Sometimes a shaker is used to mix the three dice, and the dealer removes the lid on top of the shaker to reveal the three dice. (The electronic card shuffler/dealer also incorporates a random-number generator with the same odds as three dice thrown manually, and
the digital number displayed on the device similarly indicates which player will get the first hand, with the remaining hands distributed counterclockwise around the table.)
Setting the Hands. Each player picks up his hand and arranges it to make two poker hands, keeping in mind that the hand of five cards must outrank the hand of two cards. When a player is satisfied with his arrangement, he places the “back” hand (five-card hand) face down, farthest from the dealer in the vertical rectangle provided on the table’s layout. The “front” hand (two-card hand) is placed face down horizontally in the horizontal rectangle, which is in front of the vertically-placed hand.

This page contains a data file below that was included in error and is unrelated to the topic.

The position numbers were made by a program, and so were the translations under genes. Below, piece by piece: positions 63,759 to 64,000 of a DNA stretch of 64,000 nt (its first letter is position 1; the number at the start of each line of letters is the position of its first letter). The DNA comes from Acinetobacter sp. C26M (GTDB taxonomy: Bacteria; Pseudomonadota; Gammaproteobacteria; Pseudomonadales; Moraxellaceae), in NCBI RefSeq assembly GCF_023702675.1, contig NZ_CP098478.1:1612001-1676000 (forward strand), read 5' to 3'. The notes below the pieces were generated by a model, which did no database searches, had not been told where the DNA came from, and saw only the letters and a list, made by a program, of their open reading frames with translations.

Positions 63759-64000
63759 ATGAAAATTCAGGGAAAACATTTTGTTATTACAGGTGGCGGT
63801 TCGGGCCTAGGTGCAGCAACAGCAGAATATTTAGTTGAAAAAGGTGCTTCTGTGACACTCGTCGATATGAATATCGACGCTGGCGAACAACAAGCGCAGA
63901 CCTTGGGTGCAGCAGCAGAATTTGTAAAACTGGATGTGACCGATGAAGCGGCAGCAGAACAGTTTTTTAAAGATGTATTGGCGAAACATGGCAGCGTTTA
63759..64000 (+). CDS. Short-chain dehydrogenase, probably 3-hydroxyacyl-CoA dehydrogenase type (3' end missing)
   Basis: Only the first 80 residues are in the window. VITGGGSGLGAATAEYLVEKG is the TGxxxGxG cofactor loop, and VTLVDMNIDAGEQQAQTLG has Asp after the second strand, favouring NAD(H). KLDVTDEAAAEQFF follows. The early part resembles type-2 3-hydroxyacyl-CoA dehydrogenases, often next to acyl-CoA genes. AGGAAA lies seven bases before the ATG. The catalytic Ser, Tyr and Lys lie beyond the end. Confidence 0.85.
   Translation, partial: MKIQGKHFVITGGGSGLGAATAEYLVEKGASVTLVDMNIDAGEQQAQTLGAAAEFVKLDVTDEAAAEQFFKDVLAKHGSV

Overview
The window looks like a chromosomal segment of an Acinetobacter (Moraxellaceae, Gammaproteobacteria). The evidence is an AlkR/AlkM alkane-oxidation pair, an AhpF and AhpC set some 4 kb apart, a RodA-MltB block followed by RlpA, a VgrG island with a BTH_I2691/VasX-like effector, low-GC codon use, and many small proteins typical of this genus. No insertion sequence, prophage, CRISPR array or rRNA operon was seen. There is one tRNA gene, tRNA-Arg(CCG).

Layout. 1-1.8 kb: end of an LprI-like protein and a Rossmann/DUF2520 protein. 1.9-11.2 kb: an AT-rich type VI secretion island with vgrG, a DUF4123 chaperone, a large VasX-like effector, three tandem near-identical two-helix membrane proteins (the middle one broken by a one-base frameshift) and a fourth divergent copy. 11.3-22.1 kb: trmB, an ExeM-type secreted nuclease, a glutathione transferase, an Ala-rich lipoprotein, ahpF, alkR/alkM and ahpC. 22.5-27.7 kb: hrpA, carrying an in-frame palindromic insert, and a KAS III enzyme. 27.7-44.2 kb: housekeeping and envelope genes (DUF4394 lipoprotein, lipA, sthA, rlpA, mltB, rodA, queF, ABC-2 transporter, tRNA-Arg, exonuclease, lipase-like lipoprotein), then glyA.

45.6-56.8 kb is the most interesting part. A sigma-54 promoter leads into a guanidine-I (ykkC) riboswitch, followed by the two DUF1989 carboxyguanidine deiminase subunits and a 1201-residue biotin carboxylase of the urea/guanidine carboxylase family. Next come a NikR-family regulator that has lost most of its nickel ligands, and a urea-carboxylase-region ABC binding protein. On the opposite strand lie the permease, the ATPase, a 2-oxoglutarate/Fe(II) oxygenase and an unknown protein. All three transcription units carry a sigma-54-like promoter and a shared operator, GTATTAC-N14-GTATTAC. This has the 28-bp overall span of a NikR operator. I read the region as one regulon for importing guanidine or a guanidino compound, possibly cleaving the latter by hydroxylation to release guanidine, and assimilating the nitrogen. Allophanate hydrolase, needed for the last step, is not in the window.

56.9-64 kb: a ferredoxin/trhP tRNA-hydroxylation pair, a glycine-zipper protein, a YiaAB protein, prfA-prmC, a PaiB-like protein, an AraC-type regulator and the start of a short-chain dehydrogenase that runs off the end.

Each player at the table is responsible for setting his hands, and no one, except the dealer may touch the cards of that player. If requested by the player, the dealer may assist the player in setting his hands. Also, each player must keep the seven cards in full view of the dealer at all times. Once the player has placed his back and front hands accordingly in the vertical and horizontal rectangles, he is not permitted to touch the cards again.
Dealer’s Setting. The dealer takes his cards, and spreads them face up on the table, and proceeds to make a hand of five cards and a hand of two cards. The procedure for the dealer is according to a prescribed set of rules known as “The House Ways.” Often the dealer, by the rules of play, must separate two pairs, so that instead of having the “back” hand be two pairs, this hand would instead be one pair, with the lower pair being used for the “front” hand.
Settlement. With the dealer’s five- and two-card hands in view of all the players, the dealer, beginning with the player to the right, exposes the front and back hands of each player and pays out or collects on each. For standoffs (“pushes”), the dealer usually knocks on the table or otherwise signals that there is no payout or collection. In that case, a player may either remove the bet he made or keep it there for the next round of play. Once all bets are settled, the dealer gathers in the cards and prepares them for the next round.